This post is about one recent encounter I had with a developer at an event. This very nice developer has worked in the API sector for a while, and is very knowledgeable about APIs, and is very aware of who I am, and my presence as the API evangelist, either from co-workers, or the larger web. When I first talked to him in a larger group, someone said do you know Kin? To which they replied yes, they were aware of who I was, but never met me, and didn't seem very interested in a deeper introduction or conversation. They had clearly made up their mind who I was, and what it is that I do, and sent out tones that I was not much more than a blogger. This doesn't happen all the time, but regularly enough that I feel compelled to write about it.

Spanning a couple of days this developer was in various group conversation I participated in, and at no point did they seem interested in engaging me, acting very disinterested, and walking away several times. Now I really have no way of knowing how they felt, or if there is something at play, but I've experienced enough to know these developers are really smart, and often times feel what I do isn't technical enough to rise to the occasion—I know this because many developers have told me this flat out, but in this particular case that hadn't happened.

What did happen is after about 7 of these types of engagement, this developer heard me talking about my vision around the Oracle vs. Google case, and my larger vision about API discovery across the Internet, and at some point during this conversation their energy towards me shifted entirely and became much friendlier, and engaging. After this conversation, they sought me out for further conversations, followed me on Twitter and worked really hard to initiate discussion with me in several other areas.

The message here is that you really shouldn't make assumptions about people in the space until you've done your homework, or quite possibly met them in person. This is something that I think developers are very poor at. I experience this online regularly, and offline less frequently. Someone lands on my site, reads one posts, maybe two, and makes some pretty radical assumptions about who I am, and what I do based upon this limited understanding. I can see how my title of “API Evangelist” might seem superficial to the untrained eye, but once you get to know me you will understand how passionate I am about APIs, something I hope will be contagious, or at least help you understand more about me, and my cause.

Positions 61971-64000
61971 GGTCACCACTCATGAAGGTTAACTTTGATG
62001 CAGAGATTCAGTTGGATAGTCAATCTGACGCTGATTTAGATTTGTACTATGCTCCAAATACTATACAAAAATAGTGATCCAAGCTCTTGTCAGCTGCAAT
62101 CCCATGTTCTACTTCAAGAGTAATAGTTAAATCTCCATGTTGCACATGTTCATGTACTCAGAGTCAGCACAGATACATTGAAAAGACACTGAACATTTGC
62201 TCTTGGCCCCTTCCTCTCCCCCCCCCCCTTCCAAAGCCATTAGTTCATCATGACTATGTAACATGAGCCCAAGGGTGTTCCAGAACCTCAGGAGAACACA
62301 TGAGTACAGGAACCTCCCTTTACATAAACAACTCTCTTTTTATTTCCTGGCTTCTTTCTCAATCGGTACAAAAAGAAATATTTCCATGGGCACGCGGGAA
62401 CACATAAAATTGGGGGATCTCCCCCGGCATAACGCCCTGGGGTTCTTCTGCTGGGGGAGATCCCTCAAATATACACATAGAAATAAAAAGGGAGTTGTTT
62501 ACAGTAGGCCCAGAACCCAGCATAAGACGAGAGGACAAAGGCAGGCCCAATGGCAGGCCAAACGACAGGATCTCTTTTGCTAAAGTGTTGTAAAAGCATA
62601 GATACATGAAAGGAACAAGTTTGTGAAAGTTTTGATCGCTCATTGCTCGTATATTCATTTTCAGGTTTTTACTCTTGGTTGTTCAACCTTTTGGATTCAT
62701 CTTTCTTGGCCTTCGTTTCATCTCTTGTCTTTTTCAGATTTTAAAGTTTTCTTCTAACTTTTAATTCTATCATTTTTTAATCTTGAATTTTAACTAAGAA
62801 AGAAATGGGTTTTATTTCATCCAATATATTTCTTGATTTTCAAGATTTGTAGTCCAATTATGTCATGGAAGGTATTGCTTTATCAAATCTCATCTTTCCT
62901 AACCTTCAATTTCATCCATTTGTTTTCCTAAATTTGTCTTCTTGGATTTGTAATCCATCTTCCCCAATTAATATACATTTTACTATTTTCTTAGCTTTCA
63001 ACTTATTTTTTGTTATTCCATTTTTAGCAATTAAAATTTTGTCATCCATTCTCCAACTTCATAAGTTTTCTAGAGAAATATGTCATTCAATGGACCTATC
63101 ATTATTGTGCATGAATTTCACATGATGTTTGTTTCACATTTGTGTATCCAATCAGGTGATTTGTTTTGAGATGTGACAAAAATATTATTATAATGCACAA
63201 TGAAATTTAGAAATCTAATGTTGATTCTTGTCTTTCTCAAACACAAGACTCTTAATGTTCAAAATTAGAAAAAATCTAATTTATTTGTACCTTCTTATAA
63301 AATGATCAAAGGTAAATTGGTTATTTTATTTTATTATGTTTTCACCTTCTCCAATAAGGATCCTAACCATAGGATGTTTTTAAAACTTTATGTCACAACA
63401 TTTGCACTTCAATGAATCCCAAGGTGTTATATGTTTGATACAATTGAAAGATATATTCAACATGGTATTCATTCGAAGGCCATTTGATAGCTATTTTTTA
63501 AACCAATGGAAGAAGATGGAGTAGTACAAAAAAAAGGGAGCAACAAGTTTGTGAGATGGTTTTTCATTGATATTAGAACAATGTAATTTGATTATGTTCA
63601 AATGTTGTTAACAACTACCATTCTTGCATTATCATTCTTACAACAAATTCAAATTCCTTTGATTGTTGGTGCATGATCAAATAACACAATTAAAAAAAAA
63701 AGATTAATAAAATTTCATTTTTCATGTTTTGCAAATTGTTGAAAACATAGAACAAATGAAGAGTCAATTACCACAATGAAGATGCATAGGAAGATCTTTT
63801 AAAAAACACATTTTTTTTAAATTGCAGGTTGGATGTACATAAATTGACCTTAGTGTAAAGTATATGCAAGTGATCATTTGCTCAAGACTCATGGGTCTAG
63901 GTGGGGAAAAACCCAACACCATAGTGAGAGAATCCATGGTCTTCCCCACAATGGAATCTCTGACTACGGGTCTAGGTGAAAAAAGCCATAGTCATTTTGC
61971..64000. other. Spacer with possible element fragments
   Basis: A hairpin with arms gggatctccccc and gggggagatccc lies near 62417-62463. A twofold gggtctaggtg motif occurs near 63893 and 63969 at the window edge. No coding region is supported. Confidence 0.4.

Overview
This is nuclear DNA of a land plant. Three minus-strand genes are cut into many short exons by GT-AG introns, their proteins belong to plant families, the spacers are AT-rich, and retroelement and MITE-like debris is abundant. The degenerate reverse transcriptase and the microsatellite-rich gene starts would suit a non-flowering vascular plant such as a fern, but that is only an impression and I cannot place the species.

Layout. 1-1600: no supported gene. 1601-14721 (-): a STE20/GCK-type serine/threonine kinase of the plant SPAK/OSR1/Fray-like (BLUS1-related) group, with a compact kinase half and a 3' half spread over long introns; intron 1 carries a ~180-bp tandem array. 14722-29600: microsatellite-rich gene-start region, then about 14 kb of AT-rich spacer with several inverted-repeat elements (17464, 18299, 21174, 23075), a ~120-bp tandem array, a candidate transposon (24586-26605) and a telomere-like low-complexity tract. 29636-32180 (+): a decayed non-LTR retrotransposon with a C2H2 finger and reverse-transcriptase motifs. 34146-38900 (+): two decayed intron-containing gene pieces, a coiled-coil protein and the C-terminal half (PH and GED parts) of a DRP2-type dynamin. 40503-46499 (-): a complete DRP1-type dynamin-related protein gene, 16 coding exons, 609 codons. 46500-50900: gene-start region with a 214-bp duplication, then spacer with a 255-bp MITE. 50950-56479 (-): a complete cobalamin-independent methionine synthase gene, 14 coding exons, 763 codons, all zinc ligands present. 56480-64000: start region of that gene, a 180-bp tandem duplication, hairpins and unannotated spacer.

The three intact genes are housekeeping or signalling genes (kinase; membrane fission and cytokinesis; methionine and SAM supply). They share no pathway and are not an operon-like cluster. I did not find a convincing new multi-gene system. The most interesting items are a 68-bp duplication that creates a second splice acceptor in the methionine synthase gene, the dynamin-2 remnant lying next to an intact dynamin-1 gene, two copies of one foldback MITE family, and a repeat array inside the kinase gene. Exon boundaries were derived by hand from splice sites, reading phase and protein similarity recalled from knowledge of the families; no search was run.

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Thursday, December 18, 2014

When Apps You Love Lose Their Utility

With the latest version of Evernote, I’m beginning to look for the next tool for managing my notes. I live and breathe in my Evernote. I am writing this post in there. I depend on the easy note taking via my laptop, mobile phone and tablet. Evernote is the heartbeat of my writing, and I write everything from email, to blog posts, and white papers in my Evernote, then publish to the appropriate channels once ready.

The last version changed the layout, added chat, and recommendations for outside related sources, to name a few of the most prominent feature changes I'm stumbling over. Some repetitive tasks that were one click before, now take me two or three clicks, making my organization of my writing much more difficult. The introduction of chat is not only useless to me, it actually invades my private writing sanctuary and just bothers me everytime I see the button at the top.

As I evaluate what it will take to migrate from the platform, I’m unable to get an API key, it just throws an error every time I ask for one. I submitted a ticket, and will publish a video of the problems I was facing at some point. I exported a notebook as HTML, just to see what was possible for migration from the interface, and the amount of garbage in the HTML is going to create a lot of extra work for me when converting.

We all seem to be infatuated with the constant march forward of technology, and it is something I am able find harmony within, and making sure my content, data, and other assets are well defined, and portable is an important part of this. I know Evernote has a wider audience to please than just me, but I’ve been a paying customer since 2011.